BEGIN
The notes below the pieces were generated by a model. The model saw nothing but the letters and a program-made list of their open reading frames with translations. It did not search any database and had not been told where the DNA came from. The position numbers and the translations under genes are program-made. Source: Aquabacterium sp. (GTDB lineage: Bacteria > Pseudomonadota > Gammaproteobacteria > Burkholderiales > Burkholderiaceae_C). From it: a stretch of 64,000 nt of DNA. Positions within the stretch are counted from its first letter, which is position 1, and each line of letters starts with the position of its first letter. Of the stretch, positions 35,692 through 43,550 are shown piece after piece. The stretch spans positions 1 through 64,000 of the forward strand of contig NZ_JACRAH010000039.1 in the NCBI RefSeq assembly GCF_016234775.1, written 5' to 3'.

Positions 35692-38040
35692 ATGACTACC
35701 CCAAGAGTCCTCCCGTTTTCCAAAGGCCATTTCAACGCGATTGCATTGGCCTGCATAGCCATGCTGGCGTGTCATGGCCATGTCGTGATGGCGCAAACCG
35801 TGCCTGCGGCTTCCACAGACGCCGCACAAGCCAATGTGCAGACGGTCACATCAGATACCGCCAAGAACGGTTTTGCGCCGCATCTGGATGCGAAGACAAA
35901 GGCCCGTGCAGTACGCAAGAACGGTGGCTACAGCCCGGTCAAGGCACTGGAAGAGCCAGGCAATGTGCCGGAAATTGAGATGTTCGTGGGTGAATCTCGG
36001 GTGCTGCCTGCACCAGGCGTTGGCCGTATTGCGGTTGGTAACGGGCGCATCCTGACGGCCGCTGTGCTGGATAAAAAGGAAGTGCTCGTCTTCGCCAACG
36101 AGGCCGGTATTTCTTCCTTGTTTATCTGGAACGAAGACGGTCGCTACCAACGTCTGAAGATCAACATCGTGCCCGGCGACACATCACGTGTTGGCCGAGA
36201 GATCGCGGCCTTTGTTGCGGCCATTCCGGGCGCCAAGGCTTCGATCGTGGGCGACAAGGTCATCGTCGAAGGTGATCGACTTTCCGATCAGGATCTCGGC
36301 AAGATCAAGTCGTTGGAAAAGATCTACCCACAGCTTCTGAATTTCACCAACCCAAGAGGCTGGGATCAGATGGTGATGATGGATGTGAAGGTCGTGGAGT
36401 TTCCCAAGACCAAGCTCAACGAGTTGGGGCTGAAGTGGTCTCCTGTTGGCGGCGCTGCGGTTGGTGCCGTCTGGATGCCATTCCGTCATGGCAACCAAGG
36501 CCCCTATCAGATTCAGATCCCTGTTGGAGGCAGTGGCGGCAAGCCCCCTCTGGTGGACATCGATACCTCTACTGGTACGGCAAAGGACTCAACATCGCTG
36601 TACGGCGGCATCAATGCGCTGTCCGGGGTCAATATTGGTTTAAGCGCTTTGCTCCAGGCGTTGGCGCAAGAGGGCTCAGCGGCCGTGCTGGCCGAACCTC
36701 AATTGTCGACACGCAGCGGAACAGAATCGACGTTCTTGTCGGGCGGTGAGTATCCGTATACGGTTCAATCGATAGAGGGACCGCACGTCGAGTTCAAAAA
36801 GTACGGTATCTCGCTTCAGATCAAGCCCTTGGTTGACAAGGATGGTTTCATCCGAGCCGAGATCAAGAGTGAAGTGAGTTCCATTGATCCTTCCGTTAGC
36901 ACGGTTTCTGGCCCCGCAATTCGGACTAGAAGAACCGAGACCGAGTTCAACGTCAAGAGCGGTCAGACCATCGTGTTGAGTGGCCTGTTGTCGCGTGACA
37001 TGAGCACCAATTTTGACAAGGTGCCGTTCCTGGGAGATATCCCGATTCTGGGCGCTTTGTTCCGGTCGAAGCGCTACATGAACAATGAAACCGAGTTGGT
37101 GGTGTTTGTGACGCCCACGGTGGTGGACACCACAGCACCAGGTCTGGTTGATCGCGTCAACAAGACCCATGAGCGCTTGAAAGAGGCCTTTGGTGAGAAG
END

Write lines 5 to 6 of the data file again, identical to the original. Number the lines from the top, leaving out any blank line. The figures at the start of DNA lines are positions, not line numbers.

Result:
35801 TGCCTGCGGCTTCCACAGACGCCGCACAAGCCAATGTGCAGACGGTCACATCAGATACCGCCAAGAACGGTTTTGCGCCGCATCTGGATGCGAAGACAAA
35901 GGCCCGTGCAGTACGCAAGAACGGTGGCTACAGCCCGGTCAAGGCACTGGAAGAGCCAGGCAATGTGCCGGAAATTGAGATGTTCGTGGGTGAATCTCGG